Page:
When you have foot surgery, you are going to be going through a lot. First and foremost, your foot will put you through a great deal of pain and discomfort. You will have to go through physical therapy and you will have to learn how to do things while balancing on crutches or another mobility device. Part of your recovery will require quite a bit of rest and since it will be harder to get out and about, you might simply stay home more often than usual. Combine all of these things and you could very well become depressed from your situation. You might be more isolated than usual, lonely, and frustrated with your mobility capabilities. Here are a few ways you can avoid dropping into a post-surgery depression.
1. Invite People Over
There will be days when you are too tired to have company and that is okay. However, when you feel yourself gain energy and strength, invite a friend or family member over for a visit. They can even just come for a few minutes. That in person, human contact will give you a boost and remind you that the rest of the world hasn’t forgotten about you.
2. Make Calls
If you do not feel up to making yourself presentable enough to have company, you can still pick up the phone and connect with someone you miss talking to on a regular basis. Call co-workers for updates, family members for advice, and friends for support. You can even email a few people and request that they call you when they have a few minutes. The beauty of the phone is that you never have to leave the couch in order to make a connection with others.
Your mobility will be limited, but there is no reason to let all of your muscles atrophy while you lay around. Not only will exercise feel good, but you will see your emotions rise as well. Keep some hand weights near the couch and lift them during commercials. Do some stretches to keep your muscles limber. And make sure you always do the physical therapy exercises prescribed as well.
4. Get Out
Though you may have a little trouble getting around, it is important that you do not completely shut yourself off from the outside world. On nice days, plant yourself on your porch so you can watch the birds, dog walkers, and just feel the breeze and fresh air. If you want to go farther, travel somewhere close or ask a friend or family member to accompany you to run errands if you might need more help. These little trips may seem insignificant, but they will give you something to look forward to when you start to feel down.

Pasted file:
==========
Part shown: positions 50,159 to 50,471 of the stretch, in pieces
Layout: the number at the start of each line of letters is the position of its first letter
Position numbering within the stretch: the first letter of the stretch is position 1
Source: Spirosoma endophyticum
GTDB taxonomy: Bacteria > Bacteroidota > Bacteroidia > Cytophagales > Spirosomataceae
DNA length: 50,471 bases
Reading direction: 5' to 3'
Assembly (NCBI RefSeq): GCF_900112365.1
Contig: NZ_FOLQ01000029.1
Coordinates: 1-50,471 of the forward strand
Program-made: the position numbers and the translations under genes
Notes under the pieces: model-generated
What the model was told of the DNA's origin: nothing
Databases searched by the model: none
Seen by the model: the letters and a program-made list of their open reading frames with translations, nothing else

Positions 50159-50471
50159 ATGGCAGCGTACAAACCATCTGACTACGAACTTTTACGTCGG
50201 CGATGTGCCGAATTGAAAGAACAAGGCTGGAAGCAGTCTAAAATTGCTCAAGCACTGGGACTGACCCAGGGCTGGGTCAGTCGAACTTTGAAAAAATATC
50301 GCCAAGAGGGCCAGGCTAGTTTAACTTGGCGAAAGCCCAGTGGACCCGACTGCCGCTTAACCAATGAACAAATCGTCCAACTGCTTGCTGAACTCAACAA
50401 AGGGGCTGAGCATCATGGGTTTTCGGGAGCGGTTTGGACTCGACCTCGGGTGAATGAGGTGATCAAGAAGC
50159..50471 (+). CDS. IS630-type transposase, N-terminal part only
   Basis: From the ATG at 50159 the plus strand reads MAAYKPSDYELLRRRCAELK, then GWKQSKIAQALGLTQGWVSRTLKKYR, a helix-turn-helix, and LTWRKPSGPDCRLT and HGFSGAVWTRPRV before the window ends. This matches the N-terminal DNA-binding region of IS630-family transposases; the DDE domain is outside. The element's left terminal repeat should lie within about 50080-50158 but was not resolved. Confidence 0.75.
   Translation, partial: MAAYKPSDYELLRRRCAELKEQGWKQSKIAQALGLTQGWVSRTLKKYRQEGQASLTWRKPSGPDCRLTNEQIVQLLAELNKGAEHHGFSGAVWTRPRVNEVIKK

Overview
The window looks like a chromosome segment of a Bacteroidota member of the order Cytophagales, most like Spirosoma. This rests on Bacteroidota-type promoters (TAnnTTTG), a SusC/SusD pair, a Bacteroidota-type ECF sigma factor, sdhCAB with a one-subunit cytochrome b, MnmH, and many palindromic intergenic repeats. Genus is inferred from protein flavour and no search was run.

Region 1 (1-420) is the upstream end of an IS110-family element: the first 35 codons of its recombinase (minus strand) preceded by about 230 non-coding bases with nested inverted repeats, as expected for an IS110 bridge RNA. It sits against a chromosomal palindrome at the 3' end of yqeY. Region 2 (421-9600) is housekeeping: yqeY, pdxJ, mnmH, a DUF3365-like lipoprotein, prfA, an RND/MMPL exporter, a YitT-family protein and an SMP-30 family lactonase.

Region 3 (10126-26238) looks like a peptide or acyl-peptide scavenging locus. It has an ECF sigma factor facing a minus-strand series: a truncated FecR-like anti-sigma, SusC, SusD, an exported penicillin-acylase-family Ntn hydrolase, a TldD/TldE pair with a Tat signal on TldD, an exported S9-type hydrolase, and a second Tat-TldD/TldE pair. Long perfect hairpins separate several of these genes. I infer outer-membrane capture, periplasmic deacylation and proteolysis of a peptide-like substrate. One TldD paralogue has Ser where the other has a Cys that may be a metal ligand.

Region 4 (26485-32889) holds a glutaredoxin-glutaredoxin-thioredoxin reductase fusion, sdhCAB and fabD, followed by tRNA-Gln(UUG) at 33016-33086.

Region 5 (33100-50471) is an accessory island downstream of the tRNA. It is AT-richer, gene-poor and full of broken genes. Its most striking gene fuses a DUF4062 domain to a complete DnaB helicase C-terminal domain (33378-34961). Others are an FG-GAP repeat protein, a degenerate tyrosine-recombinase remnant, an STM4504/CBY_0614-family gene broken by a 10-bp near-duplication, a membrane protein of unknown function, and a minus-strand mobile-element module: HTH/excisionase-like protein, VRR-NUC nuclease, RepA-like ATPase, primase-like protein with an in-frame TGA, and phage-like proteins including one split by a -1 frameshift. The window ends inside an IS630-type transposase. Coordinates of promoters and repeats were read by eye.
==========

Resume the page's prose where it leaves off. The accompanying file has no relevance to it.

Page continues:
5. Plan for the Future
Part of your depressed feelings will be due to the fact that you are not looking past your current situation. Since it is rather dire, it is easy to understand why you would feel rather depressed. Instead of focusing on your current discomfort and situation, think about the future. Plan a few things you would like to do once you recover, such as a vacation. Make some fitness goals that you should be able to reach once you are back up on both feet. Write a to-do list to accomplish once you return to work. If you focus on the things you will do in the future, you will not think as much about what you are missing during your recovery.
6. Get Moving
If crutches are too hard, look into alternatives that will help your mobility. Their are modern options to crutches that give you the mobility, stability and freedom that old fashion under arm crutches just can't. The Hands Free Crutch, the Knee Walker, and the Seated Scooter are all great possibilities that you can purchase or rent depending on your needs and lifestyle.